# Abstract Algebra/Fields

We will first define a field.

Definition. A field is a non empty set $F$ with two binary operations $+$ and $\cdot$ such that $(F,+,\cdot )$ has commutative unitary ring structure and satisfy the following property:

$\forall x\in F-\{0\}\exists y\in F:x\cdot y=1$ This means that every element in $F$ except for $0$ has a multiplicative inverse.

Essentially, a field is a commutative division ring.

Examples:

1.$\mathbb {Q} ,\mathbb {R} ,\mathbb {C}$ (rational, real and complex numbers) with standard $+$ and $\cdot$ operations have field structure. These are examples with infinite cardinality.

2.$\mathbb {Z} _{p}$ , the integers modulo $p$ where $p$ is a prime, and $+$ and $\cdot$ are mod $p,$ is a family of finite fields.

## Fields and Homomorphisms

### Definition (embedding)

An embedding is a ring homomorphism $f:F\rightarrow G$  from a field $F$  to a field $G$ . Since the kernel of a homomorphism is an ideal, a field's only ideals are ${0}$  and the field itself, and $f(1_{F})=1_{G}$ , we must have the kernel equal to ${0}$ , so that $f$  is injective and $F$  is isometric to its image under $f$ . Thus, the embedding deserves its name.

## Field Extensions

### Definition (Field Extension and Degree of Extension)

• Let F and G be fields. If $F\subseteq G$  and there is an embedding from F into G, then G is a field extension of F.
• Let G be an extension of F. Consider G as a vector space over the field F. The dimension of this vector space is the degree of the extension, $[G:F]$ . If the degree is finite, then $G$  is a finite extension of $F$ , and $G$  is of degree $n=[G:F]$  over F.

### Examples (of field extensions)

• The real numbers $\mathbb {R}$  can be extended into the complex numbers $\mathbb {C} .$
• Similarly, one can add the imaginary number $i$  to the field of rational numbers to form the field of Gaussian rationals.

### Theorem (Existence of Unique embedding from the integers into a field)

Let F be a field, then there exists a unique homomorphism $\alpha :\mathbb {Z} \rightarrow F.$

Proof: Define $\alpha$  such that $\alpha (1)=1_{F}$ , $\alpha (2)=1_{f}+1_{F}$  etc. This provides the relevant homomorphism.

Note: The Kernel of $\alpha$  is an ideal of $\mathbb {Z}$ . Hence, it is generated by some integer $m$ . Suppose $m=ab$  for some $a,b\in \mathbb {Z}$  then $0=\alpha (m)=\alpha (a)\alpha (b)$  and, since $F$  is a field and so also an integral domain, $\alpha (a)=0$  or $\alpha (b)=0$ . This cannot be the case since the kernel is generated by $m$  and hence $m$  must be prime or equal 0.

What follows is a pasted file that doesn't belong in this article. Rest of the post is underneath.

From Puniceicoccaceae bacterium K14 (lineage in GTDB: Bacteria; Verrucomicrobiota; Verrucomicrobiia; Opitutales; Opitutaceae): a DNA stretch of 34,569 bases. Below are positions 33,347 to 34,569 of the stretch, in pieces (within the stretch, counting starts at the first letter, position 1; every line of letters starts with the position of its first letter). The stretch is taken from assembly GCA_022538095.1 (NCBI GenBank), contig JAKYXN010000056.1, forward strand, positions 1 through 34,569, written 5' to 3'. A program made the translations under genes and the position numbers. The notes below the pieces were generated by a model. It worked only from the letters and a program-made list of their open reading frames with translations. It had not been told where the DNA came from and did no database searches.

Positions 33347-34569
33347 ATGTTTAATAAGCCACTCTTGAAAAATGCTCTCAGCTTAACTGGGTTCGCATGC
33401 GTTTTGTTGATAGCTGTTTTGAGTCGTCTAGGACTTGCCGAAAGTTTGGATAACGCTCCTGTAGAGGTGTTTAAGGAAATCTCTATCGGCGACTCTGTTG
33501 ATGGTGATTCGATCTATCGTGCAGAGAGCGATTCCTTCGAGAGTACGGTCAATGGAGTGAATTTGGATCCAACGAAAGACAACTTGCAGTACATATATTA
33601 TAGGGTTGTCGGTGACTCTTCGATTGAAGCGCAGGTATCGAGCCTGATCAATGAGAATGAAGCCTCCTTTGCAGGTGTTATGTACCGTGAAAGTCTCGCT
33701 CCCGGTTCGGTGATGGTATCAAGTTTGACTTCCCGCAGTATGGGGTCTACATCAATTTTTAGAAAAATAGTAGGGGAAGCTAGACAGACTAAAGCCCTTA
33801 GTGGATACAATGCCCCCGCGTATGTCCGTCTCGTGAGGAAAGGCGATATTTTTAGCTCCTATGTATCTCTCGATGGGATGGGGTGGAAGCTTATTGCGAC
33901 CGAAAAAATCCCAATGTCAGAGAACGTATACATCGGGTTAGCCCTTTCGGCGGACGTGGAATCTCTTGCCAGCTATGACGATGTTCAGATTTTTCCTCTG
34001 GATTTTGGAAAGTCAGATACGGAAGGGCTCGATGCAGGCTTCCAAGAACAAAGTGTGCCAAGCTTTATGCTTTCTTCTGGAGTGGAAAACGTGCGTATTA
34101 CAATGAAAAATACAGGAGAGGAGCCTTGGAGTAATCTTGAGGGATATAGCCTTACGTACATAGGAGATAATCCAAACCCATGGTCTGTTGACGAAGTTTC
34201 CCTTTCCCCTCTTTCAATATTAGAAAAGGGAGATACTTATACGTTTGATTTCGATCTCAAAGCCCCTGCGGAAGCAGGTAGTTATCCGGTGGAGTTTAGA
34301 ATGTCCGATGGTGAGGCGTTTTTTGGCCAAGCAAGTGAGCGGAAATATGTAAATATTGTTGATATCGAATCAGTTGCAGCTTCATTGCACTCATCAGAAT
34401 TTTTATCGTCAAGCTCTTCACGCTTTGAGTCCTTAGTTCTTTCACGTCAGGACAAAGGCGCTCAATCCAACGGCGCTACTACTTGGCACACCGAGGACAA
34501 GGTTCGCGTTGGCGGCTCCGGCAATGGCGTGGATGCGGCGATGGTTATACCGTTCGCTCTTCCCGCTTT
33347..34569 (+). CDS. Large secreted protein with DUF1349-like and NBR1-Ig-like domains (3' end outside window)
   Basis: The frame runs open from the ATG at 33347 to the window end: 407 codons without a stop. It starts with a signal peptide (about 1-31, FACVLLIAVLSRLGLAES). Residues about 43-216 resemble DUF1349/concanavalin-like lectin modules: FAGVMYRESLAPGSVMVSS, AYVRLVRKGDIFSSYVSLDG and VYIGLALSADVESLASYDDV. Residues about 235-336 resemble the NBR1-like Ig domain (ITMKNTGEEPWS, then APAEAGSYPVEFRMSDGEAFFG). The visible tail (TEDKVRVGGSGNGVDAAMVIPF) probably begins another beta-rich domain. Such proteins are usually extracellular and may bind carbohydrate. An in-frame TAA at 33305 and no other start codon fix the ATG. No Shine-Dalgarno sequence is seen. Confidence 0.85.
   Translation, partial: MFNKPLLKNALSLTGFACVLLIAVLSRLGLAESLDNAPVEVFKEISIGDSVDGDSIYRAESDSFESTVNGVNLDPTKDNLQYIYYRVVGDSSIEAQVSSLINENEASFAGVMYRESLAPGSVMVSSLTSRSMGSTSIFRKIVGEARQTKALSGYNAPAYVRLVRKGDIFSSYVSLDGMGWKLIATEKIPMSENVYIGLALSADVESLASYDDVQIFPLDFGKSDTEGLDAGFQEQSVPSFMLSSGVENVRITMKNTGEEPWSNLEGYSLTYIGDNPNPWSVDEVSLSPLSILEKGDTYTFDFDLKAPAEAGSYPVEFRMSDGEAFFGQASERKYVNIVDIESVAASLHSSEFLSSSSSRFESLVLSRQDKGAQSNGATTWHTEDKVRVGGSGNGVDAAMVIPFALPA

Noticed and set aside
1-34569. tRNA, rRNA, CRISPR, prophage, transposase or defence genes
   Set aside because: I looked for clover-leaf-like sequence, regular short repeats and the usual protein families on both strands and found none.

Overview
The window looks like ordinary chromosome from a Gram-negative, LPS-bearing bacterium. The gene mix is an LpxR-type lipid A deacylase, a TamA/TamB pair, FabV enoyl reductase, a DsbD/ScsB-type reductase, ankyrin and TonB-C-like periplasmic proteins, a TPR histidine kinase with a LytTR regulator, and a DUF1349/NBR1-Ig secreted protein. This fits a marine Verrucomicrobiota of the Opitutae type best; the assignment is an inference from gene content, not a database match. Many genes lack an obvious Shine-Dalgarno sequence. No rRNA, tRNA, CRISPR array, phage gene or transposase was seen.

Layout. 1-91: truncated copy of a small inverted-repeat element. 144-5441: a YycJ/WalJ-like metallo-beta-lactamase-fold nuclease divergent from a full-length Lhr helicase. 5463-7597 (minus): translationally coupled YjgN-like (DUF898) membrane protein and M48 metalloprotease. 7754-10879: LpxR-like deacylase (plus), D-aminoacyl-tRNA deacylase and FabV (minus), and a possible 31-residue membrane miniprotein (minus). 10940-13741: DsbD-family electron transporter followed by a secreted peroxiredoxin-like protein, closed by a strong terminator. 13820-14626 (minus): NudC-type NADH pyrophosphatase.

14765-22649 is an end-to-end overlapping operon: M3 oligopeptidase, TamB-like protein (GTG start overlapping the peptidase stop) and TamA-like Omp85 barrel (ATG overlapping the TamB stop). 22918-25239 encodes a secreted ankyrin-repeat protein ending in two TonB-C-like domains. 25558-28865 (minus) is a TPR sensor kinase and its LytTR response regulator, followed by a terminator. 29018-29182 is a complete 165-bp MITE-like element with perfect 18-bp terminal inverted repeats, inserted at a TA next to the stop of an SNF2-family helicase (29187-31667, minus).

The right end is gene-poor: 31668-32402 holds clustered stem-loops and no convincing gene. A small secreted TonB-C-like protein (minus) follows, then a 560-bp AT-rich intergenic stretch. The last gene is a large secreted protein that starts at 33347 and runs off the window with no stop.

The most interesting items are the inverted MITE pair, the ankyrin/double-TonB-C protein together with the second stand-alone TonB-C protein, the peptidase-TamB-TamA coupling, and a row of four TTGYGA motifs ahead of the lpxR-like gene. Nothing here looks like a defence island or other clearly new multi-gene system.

### Definition (Characteristic of Field)

The characteristic of a field can be defined to be the generator of the kernel of the homomorphism, as described in the note above.

## Algebraic Extensions

### Definition (Algebraic Elements and Algebraic Extension)

• Let $K$  be an extension of $F$  then $\lambda \in K$  is algebraic over $F$  if there exists a non-zero polynomial $f(x)\in F[x]$  such that $f(\lambda )=0.$
• $K$  is an algebraic extension of $F$  if $K$  is an extension of $F$ , such that every element of $K$  is algebraic over $F$ .

### Definition (Minimal Polynomial)

If $x$  is algebraic over $F$  then the set of polynomials in $F[x]$  which have $x$  as a root is an ideal of $F[x]$ . This is a principle ideal domain and so the ideal is generated by a unique monic non-zero polynomial, $m(x)$ . We define the $m(x)$  to be the minimal polynomial.

## Splitting Fields

### Definition (Splitting Field)

Let $F$  be a field, $f(x)\in F[x]$  and $a_{1},a_{2},...,a_{n}$  are roots of $F$ . Then a smallest Field Extension of $F$  which contains $a_{1},...,a_{n}$  is called a splitting field of $f(x)$  over $F$ .

## Finite Fields

### Theorem (Order of any finite field)

Let F be a finite field, then $\left\vert F\right\vert =p^{n}$  for some prime p and $n\in \mathbb {N}$ .

proof: The field of integers mod $p$  is a subfield of $F$  where $p$  is the characteristic of $F$ . Hence we can view $F$  as a vector space over $\mathbb {Z} _{p}$ . Further this must be a finite dimensional vector space because $F$  is finite. Hence any $x\in F$  can be expressed as a linear combination of $n$  members of $F$  with scalers in $\mathbb {Z} _{p}$  and any such linear combination is a member of $F$ . Hence $\left\vert F\right\vert =p^{n}$ .

### Theorem (every member of F is a root of $x^{p^{n}}-x$ )

let $F$  be a field such that $\left\vert F\right\vert =p^{n}$ , then every member is a root of the polynomial $x^{p^{n}}-x$ .

proof: Consider $F^{*}=F/{0}$  as a the multiplicative group. Then by la grange's theorem $\forall x\in F^{*},x^{p^{n}-1}=1$ . So multiplying by $x$  gives $x^{p^{n}}=x$ , which is true for all $x\in F$ , including $0$ .

### Theorem (roots of $x^{p}-x$ are distinct)

Let $x^{p}-x$  be a polynomial in a splitting field $E$  over $\mathbb {Z} _{p}$  then the roots $a_{1},...a_{n}$  are distinct.